1863 Ventures — a D.C. -based accelerator designed to bridge the gap between entrepreneurship and equity — has just launched a 3Rs (Recovery, Rebuild, Resilience) business development program to support Black and brown business owners.

A press release reports that the new program will provide over $850,000 worth of grant funding from Capital One and The Rockefeller Foundation to help minority founders reevaluate their business models and navigate their companies in a post-pandemic state.

The 3Rs program aims to not just financially-back these founders, but also empower them to grow through a live and online curated business development curriculum, as well as 1:1 business coaching.

“1863 Ventures is humbled to work with Capital One and The Rockefeller Foundation to help Black entrepreneurs in place. Black entrepreneurs were the hardest hit during the pandemic but received the lowest levels of investment to survive,” said Melissa Bradley, Founder and Managing Partner of 1863 Ventures, in a statement. “This program is important because Black businesses are the fastest growing segment of the nation’s small business owners. Investing in these businesses is not just a moral imperative but an economic one for Black communities and this country.”

Through its partnership with Capital One, 1863 Ventures is providing 100 Black-owned D.C. businesses with curated online business development content, $5,000 grants and three months of business coaching, according to a press release.

Additionally, its partnership with The Rockefeller Foundation is also extending support to 1,200 Black businesses across 14 U.S. cities with the same opportunity and grant awards.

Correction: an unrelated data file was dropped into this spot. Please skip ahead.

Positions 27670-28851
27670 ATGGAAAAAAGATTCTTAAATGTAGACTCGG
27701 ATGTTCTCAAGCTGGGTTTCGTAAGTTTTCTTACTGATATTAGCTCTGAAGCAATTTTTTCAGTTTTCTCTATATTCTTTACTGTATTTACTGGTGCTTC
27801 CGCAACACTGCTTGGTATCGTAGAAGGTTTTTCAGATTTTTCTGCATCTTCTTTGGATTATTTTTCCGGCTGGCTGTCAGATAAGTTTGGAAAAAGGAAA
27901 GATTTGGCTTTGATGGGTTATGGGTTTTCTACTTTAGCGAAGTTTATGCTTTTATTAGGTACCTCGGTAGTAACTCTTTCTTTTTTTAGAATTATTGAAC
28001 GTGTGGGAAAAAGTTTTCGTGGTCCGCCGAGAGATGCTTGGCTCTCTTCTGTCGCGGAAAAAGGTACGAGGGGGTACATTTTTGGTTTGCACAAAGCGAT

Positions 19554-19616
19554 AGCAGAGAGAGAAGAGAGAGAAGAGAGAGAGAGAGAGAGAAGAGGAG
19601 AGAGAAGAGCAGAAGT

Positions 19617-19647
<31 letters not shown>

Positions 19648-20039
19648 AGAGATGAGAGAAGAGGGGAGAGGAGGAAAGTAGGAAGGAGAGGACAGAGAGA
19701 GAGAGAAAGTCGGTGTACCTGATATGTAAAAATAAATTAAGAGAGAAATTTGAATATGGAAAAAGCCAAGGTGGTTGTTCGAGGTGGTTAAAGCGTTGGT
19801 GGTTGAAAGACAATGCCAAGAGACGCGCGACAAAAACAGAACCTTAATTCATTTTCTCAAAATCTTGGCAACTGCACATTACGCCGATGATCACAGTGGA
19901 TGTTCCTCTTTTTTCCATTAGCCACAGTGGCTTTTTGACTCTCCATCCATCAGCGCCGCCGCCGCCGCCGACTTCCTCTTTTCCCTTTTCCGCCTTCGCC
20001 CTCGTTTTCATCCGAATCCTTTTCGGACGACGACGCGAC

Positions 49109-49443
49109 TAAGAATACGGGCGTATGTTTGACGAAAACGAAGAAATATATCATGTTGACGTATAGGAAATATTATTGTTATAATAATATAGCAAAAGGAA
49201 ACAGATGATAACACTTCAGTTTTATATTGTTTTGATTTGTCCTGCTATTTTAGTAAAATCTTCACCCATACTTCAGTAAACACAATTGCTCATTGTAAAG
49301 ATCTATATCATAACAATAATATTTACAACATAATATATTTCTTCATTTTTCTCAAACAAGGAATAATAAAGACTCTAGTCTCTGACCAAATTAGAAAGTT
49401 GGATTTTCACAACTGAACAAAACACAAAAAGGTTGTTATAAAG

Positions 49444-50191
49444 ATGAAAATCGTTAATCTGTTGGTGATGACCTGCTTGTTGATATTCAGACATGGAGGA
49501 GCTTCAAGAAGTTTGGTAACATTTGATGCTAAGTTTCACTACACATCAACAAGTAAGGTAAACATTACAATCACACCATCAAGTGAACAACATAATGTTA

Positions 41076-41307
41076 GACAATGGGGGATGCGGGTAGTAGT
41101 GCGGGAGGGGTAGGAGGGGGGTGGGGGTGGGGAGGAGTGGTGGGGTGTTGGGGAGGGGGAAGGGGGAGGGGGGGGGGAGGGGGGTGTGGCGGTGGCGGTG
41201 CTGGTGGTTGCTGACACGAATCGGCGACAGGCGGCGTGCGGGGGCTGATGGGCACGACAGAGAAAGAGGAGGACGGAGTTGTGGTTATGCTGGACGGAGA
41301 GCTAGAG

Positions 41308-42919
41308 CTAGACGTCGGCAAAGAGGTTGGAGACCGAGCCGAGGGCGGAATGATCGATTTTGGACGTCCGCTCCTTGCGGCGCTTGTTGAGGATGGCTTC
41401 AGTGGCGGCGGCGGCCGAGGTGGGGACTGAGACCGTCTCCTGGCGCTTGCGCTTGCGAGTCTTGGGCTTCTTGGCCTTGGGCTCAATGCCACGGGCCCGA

1863 Ventures was founded back in 2016 by Bradley. Now, the company continues its mission to create $100 billion in new wealth by 2030 through its non-profit programming and venture fund.

The ultimate goal for the new program is to serve as an avenue to offer structured business development for D.C. entrepreneurs, shift the narrative for New Majority founders, and promote job growth.

“Now is a pivotal point in time for the world of philanthropy to truly accept the challenge of funding opportunities that foster generational wealth and economic mobility for communities that have been most marginalized in our country,” said 1863 Ventures Chief Operating Officer, Danny Wright in a statement. “Without philanthropic organizations actually putting the necessary levels of funding behind their missions and like causes, poverty will always exist, regardless of how wealthy our nation is on paper.”

The business development portal is now open for participants in The Rockefeller Foundation-based cities. Grant funding is expected to commence early April of this year.

For more information about the 3Rs Grant Program, click here.